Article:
Best Ways to Rejuvenate Randy Orton's Stale WWE World Title Reign

Aaron Bower@@aaronbowerFeatured ColumnistJanuary 14, 2014

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It's been a difficult introduction to life as the WWE's unified champion for Randy Orton. Not because he has faced any significant challenges during the start to his reign; rather, it's more because the championship has gone pretty stale.

It wasn't supposed to be like this—the WWE unified the titles to freshen things up and make things interesting at the top once again. Having two of the biggest stars in the company fight over the new title seemed like the perfect way to do it, but Randy Orton vs. John Cena just doesn't seem to capture the imagination.

All is not lost, though. Orton still has a future at the top of the company—and a big future as the WWE World Heavyweight champion—but things need to happen for his championship reign to carry serious weight as one of the best in years to come.


Orton Has to Maintain His Sadistic Nature—and Perhaps More

In professional wrestling, there are certain character types that seem to suit certain people. Take John Cena, for example. He will always work better as a face because it is a role he has performed with good effect for so long.

For Randy Orton, though, he thrives as a heel. His character—a guy who is a ruthless predator that can strike at any time with his patented finisher—is not suited for a guy who is a face. Orton is a fantastic heel when he turns sadistic and ruthless, something we saw reemerge this past week on Raw.

His attack on John Cena's father was a smart bit of work from the WWE, as it gave the Orton vs. Cena rivalry some much-needed momentum leading up to the Royal Rumble. It also put plenty of heat on Orton; what better to annoy Cena's army of fans than merciless attacks on his family?

Think back to the days when Orton used to sadistically punt people in the head—that is the Randy Orton that is a success. It is a guy who gets the crowd talking—and booing. He's always been effective on the mic, but Orton's demeanor needs to get more vicious if he's to reinvigorate this championship reign.


He Needs to Wrestle More

It seems silly that a wrestling champion barely does any wrestling these days. However, of late, it is pretty rare that Randy Orton actually steps into the ring and competes.

Think back to the days of the Attitude Era. The champion was the top dog, the guy everyone wanted to knock off. The only way other Superstars could do that was if they wrestled him. The WWE cannot go down a road where their champion—and the company's other top guys, like Cena—only wrestle sporadically on TV.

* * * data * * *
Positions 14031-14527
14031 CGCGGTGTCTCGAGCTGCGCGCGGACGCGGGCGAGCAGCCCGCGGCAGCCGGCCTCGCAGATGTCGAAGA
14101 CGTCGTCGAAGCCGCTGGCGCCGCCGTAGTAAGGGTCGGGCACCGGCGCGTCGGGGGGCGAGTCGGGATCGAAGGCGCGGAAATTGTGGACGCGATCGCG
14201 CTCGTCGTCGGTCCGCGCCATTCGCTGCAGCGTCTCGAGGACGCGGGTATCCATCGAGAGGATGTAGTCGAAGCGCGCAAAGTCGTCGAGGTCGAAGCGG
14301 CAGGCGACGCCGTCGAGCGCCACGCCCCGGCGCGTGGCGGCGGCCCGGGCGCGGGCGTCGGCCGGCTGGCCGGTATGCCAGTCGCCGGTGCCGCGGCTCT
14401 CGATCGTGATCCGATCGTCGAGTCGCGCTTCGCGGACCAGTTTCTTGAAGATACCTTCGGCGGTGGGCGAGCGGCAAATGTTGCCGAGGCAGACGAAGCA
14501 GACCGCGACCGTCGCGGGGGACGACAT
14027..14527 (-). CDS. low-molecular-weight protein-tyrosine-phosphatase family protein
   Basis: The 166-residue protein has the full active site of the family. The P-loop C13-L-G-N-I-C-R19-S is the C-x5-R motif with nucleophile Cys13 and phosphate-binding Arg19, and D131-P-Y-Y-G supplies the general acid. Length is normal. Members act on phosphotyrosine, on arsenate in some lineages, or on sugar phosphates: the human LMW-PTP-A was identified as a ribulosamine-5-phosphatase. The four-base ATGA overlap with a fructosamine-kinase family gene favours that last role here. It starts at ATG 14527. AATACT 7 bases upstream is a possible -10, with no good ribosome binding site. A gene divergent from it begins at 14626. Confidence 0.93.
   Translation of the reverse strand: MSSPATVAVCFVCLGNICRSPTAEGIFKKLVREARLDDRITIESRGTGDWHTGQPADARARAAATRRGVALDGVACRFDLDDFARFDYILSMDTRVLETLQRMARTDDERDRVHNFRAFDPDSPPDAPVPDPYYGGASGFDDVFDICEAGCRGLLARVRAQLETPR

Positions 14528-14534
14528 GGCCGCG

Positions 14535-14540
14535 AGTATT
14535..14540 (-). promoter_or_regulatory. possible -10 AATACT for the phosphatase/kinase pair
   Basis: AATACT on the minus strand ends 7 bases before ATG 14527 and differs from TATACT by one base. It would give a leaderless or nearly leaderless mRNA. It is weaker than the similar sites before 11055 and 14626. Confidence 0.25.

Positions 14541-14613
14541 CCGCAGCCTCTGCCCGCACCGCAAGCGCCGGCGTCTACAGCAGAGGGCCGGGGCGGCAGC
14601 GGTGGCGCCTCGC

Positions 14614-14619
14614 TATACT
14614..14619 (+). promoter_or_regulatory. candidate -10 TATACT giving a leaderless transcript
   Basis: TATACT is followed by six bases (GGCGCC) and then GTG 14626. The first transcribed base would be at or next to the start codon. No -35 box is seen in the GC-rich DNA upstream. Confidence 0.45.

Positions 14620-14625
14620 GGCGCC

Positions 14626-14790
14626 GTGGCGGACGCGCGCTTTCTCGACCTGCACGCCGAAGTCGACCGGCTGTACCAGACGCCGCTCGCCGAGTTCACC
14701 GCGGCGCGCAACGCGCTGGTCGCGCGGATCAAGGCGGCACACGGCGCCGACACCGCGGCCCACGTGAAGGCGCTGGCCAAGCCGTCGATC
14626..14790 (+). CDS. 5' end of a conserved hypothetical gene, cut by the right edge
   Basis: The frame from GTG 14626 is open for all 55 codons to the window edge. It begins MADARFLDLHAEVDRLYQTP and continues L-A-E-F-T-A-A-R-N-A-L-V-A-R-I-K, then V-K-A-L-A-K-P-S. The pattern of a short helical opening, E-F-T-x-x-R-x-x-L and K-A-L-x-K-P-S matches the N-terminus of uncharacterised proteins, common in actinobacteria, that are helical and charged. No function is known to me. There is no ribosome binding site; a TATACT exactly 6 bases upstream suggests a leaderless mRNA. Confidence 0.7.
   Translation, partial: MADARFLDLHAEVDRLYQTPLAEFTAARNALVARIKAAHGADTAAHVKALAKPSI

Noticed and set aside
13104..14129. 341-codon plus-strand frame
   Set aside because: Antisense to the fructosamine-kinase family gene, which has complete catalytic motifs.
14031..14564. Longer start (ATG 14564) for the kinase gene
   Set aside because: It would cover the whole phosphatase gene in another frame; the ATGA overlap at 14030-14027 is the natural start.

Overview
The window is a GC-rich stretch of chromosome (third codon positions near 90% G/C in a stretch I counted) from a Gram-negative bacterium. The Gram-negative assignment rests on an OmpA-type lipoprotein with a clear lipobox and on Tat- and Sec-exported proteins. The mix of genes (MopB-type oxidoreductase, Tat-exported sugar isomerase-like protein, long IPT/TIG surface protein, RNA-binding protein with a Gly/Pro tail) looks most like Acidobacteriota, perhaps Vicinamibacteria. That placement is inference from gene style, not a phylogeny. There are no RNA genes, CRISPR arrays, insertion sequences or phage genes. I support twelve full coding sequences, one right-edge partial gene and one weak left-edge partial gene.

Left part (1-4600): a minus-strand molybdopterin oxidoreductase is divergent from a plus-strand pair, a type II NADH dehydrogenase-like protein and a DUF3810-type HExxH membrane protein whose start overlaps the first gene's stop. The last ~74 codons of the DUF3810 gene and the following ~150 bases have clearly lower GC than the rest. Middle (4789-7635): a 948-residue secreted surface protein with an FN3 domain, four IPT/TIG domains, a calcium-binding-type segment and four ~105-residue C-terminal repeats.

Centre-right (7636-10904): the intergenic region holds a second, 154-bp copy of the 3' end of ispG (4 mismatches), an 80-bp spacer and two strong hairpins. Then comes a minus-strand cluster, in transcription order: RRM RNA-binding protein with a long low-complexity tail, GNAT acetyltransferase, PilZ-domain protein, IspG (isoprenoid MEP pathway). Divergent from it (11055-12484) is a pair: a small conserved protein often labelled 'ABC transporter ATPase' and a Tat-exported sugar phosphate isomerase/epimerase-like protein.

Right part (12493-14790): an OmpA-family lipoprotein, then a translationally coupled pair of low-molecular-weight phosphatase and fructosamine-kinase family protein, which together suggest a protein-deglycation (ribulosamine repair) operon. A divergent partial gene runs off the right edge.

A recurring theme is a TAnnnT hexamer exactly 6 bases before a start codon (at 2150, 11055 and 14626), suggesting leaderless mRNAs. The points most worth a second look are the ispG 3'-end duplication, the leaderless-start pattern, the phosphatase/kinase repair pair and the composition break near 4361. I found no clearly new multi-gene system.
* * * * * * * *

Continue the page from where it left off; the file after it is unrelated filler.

Given the depth of the WWE roster, it's understandable that plenty of other rivalries take up TV time. However, Raw is a three-hour show, and there is surely time for Orton to get some heat by actually getting in the ring.

In essence, Orton's lack of matches on Raw is the big problem here. Raw is the flagship show (the show that goes out live every week), and Orton simply has to be more active. This past Monday was a good start, but it needs to keep going.

If the creative team can't find slots for its top guys to be wrestling on a frequent basis, then those writers are very much in the wrong business.


Align Him With a Returning Legend

It's WrestleMania season, which means one thing: There are legends all over the place when it comes to the WWE. We saw Ric Flair—Orton's former stablemate in Evolution—last week on "Old School Raw."

There's also the likes of Hulk Hogan, who is set to return to the company in the near future after he reportedly agreed a deal to rejoin WWE, according to PWInsider (per If Orton's reign as champion is struggling, what better way to give it a shot in the arm than throw a legend into the mix?

Flair would be an ideal choice, in all fairness. He is a guy who can pull off the heel role pretty effectively—even as a manager. He's done it with plenty in the past, and Orton is one of the very best around.

The two have plenty of history to work from, too. Their days in Evolution were a high point for both in recent years, and it would definitely work again.

It wouldn't be the worst idea in the world. Some of the very best champions in WWE history have worked with a manager. Even CM Punk, the best champion in recent years, had Paul Heyman by his side. Perhaps Orton would benefit form the same.